2018 study: long-term air pollution exposure & MS incidence
https://www.sciencedirect.com/science/a ... 5118303013
• No associations of MS incidence with PM2.5 and NO2 were observed.
•There was a tendency for increasing MS incidence in relation to O3.
•Females exhibited a higher risk of developing MS in association with O3 than males.
Evidence of the adverse neurological effects of exposure to ambient air pollution is emerging, but little is known about its effect on the development of multiple sclerosis (MS), the most common autoimmune disease of the central nervous system.
To investigate the associations between MS incidence and long-term exposures to fine particles (PM2.5), nitrogen dioxide (NO2), and ozone (O3)
We conducted a population-based cohort study to investigate the associations between long-term exposures to PM2.5, NO2, and O3 and the incidence of MS. Our study population included all Canadian-born residents aged 20–40 years who lived in the province of Ontario, Canada from 2001 to 2013. Incident MS was ascertained from a validated registry. We assigned estimates of annual concentrations of these pollutants to the residential postal codes of subjects for each year during the 13 years of follow-up. We estimated hazard ratios (HRs) and 95% confidence intervals (CIs) for each pollutant separately using random-effects Cox proportional hazards models. We conducted various sensitivity analyses, such as lagging exposure up to 5 years and adjusting for access to neurological care, annual average temperature, and population density.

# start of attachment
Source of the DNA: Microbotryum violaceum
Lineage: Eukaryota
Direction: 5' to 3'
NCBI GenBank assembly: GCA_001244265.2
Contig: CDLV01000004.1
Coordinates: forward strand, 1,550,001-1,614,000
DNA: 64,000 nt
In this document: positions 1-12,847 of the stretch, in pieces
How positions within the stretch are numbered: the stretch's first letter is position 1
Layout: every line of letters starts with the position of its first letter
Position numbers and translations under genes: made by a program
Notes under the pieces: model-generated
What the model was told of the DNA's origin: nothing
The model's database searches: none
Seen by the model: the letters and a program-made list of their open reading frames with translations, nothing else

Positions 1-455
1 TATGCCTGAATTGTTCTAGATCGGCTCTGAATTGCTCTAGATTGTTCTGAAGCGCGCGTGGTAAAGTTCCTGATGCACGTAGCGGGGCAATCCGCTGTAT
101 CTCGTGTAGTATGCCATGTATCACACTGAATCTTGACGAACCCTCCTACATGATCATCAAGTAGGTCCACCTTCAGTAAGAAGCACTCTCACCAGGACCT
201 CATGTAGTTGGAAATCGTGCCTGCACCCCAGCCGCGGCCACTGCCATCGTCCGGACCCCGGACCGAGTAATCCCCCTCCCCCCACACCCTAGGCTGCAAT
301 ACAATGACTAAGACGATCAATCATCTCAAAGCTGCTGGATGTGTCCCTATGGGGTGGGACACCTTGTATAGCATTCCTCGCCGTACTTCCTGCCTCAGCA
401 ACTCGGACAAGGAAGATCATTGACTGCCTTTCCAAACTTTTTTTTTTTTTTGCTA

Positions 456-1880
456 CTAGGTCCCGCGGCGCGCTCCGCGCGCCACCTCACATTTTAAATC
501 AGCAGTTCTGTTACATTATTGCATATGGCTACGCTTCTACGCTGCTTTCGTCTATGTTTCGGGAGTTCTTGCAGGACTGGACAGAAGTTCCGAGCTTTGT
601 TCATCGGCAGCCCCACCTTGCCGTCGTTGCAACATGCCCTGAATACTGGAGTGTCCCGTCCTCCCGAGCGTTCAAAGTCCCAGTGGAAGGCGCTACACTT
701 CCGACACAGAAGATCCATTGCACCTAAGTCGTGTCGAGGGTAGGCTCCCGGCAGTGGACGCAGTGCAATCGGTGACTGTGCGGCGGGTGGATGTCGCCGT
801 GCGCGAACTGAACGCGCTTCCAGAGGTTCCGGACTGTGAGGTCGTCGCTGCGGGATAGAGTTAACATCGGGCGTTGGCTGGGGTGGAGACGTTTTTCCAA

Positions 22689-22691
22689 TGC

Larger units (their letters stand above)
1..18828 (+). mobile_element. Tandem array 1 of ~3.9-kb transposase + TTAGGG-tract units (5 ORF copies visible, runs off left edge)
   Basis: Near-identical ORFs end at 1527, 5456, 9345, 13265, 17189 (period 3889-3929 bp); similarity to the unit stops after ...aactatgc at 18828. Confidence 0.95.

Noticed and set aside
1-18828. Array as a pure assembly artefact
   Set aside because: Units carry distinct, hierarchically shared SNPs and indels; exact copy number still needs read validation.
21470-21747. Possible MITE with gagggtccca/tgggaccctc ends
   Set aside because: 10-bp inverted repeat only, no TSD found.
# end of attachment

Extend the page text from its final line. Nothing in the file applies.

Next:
Between 2001 and 2013, we identified 6203 incident cases of MS. The adjusted HR of incident MS was 0.96 (95% CI: 0.86–1.07) for PM2.5, 0.91(95% CI: 0.81–1.02) for NO2, and 1.09 (95% CI: 0.98–1.23) for O3. These results were robust to various sensitivity analyses conducted.
In this large population-based cohort, we did not observe significant associations between MS incidence and long-term exposures to PM2.5, NO2, and O3 in adults in Ontario, 2001–2013.